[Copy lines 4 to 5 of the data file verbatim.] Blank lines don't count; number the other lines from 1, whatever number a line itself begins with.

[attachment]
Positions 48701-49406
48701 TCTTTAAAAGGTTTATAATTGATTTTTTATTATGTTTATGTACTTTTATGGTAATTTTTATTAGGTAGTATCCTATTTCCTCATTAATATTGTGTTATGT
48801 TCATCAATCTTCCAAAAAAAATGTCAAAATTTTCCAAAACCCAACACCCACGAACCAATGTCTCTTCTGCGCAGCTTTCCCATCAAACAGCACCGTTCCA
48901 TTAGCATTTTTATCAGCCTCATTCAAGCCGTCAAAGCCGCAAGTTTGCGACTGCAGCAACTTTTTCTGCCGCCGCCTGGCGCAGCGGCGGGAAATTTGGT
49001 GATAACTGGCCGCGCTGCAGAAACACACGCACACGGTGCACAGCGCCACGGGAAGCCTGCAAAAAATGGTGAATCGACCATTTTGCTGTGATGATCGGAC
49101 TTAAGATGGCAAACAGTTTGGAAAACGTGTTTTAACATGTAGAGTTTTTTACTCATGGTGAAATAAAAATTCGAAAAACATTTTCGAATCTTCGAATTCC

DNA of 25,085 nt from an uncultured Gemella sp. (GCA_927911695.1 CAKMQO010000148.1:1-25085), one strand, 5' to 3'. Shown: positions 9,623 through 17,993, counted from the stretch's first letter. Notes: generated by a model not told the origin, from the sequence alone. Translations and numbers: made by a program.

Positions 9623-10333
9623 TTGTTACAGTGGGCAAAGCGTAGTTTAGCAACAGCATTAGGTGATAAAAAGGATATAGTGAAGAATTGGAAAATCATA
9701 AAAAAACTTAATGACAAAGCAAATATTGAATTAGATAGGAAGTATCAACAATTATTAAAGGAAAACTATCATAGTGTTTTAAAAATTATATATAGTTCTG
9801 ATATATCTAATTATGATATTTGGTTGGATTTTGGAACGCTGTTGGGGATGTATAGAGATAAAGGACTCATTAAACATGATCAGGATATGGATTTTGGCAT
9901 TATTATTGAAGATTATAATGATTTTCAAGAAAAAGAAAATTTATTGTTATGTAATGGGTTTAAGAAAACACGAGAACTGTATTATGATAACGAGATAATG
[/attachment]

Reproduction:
48901 TTAGCATTTTTATCAGCCTCATTCAAGCCGTCAAAGCCGCAAGTTTGCGACTGCAGCAACTTTTTCTGCCGCCGCCTGGCGCAGCGGCGGGAAATTTGGT
49001 GATAACTGGCCGCGCTGCAGAAACACACGCACACGGTGCACAGCGCCACGGGAAGCCTGCAAAAAATGGTGAATCGACCATTTTGCTGTGATGATCGGAC